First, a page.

• The EU has succeeded in requiring both parties to retain the commercial lending right for authors and the artist's resale right. 
  • The TCA gives the parties relative freedom as regards the collective management of rights, containing only high-level requirements on the types of standards they should expect from CMOs. The "free movement" elements of EU collecting society regulation (eg obligations to allow EU right holders to join and multi-territory online music licensing) are not preserved.
  • While the UK is afforded some flexibility in its future copyright regime as it wanted, no changes are immediately expected.

Digital content and services

  • As expected, audio-visual services are out of scope (specifically excluded from key parts of the TCA). The TCA makes no provision to continue the country of origin copyright licensing regime for satellite broadcasting so local law in the EU Member State of reception will need to be checked to determine if free reception of UK broadcasts can continue. Likewise, as expected, the TCA does not preserve UK customers' rights under the EU's portability regulation when travelling in the EU and EU customers' when travelling in the UK.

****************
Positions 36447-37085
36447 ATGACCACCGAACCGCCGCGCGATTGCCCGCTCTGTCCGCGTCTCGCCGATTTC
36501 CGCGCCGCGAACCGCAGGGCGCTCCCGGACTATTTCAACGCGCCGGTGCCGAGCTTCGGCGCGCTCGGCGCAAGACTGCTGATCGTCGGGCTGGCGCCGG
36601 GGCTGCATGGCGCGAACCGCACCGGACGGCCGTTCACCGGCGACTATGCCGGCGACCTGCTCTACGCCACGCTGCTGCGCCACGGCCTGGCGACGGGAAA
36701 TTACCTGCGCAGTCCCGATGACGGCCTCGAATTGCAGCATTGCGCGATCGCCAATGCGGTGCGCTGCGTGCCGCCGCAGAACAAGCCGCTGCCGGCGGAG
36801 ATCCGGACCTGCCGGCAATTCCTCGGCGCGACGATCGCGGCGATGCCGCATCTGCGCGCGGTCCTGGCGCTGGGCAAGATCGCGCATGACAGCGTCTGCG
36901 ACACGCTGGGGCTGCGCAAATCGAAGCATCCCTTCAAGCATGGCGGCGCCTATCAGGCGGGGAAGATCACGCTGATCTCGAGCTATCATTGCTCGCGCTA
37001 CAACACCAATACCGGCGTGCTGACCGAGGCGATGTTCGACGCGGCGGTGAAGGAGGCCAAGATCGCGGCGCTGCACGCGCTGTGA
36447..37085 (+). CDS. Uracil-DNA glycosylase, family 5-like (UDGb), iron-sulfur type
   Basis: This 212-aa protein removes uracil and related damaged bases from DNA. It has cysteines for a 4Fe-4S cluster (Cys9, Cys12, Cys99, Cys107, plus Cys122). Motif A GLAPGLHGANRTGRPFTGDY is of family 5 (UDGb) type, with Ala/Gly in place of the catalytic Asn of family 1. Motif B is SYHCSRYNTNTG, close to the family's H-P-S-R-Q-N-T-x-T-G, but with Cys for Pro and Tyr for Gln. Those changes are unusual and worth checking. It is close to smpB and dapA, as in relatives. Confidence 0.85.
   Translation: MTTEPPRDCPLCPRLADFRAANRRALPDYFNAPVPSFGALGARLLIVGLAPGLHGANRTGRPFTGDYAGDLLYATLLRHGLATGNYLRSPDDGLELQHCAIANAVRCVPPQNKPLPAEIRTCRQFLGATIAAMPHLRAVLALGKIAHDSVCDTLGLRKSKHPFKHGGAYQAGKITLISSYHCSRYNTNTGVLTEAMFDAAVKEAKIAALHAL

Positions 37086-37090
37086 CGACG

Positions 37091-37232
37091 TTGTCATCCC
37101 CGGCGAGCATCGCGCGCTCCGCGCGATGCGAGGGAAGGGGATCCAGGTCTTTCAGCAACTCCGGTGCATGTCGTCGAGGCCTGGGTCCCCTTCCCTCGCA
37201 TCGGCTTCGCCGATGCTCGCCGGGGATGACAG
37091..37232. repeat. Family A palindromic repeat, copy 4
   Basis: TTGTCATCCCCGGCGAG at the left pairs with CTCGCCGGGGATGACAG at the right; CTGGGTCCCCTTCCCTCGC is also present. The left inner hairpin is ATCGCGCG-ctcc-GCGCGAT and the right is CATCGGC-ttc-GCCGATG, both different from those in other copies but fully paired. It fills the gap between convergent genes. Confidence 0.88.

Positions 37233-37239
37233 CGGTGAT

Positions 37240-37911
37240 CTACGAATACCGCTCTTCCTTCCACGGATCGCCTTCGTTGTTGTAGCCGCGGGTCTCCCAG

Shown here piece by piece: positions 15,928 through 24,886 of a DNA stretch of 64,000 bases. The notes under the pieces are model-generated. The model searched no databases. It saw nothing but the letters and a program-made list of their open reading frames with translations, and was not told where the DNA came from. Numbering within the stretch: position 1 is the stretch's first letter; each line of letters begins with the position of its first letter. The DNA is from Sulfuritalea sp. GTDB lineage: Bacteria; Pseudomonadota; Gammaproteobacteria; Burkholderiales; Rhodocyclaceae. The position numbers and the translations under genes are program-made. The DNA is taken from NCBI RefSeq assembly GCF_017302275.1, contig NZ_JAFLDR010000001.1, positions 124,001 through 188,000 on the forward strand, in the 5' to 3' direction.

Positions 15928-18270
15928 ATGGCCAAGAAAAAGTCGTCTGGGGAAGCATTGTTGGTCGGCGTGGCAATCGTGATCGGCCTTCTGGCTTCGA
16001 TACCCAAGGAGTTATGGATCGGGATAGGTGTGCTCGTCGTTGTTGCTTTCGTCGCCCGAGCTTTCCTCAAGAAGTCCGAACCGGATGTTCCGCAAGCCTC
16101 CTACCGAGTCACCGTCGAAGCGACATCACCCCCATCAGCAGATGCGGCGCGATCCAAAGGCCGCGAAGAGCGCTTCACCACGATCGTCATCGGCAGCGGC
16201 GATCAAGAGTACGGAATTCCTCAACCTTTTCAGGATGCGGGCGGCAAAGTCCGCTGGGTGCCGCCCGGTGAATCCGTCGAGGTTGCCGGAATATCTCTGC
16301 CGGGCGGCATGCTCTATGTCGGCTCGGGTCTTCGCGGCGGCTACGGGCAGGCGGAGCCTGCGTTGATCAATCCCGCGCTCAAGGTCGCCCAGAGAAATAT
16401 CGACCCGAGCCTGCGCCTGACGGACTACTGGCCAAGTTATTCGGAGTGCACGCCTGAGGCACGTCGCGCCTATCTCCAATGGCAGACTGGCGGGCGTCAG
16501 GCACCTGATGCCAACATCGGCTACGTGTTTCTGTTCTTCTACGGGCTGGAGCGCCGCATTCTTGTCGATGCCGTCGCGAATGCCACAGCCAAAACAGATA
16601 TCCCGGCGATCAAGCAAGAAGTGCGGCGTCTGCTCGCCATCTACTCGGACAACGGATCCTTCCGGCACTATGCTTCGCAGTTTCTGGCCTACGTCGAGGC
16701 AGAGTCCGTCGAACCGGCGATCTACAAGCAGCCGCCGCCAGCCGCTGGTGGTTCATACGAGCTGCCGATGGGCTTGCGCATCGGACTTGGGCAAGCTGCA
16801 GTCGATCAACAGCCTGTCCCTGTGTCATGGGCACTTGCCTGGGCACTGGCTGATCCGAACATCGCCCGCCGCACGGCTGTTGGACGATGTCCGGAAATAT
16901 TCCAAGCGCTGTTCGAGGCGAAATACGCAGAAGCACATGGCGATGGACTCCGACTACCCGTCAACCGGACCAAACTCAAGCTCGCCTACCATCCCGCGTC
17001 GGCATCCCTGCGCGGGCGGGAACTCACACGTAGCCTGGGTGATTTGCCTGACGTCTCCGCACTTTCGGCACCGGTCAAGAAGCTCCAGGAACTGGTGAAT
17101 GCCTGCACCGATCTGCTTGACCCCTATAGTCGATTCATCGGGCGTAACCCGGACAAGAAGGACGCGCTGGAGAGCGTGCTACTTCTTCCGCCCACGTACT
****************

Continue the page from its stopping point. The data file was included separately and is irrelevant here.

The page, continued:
• For digital services, the TCA does not continue the cross-border elements of the eCommerce Directive. As a result, UK established services will have to comply with the laws on topics like online information, advertising, shopping and contracting, in each EU country in which their services are received, rather than simply relying on their compliance with UK law to give them "passported" access into the EU. Conversely, the UK has, for now, unilaterally preserved the freedom of EU established services to operate in the UK without needing to comply with additional UK requirements. However, the UK government has said it intends to fully remove the Directive’s country of origin principle from UK legislation to bring EU online service providers in scope of UK laws.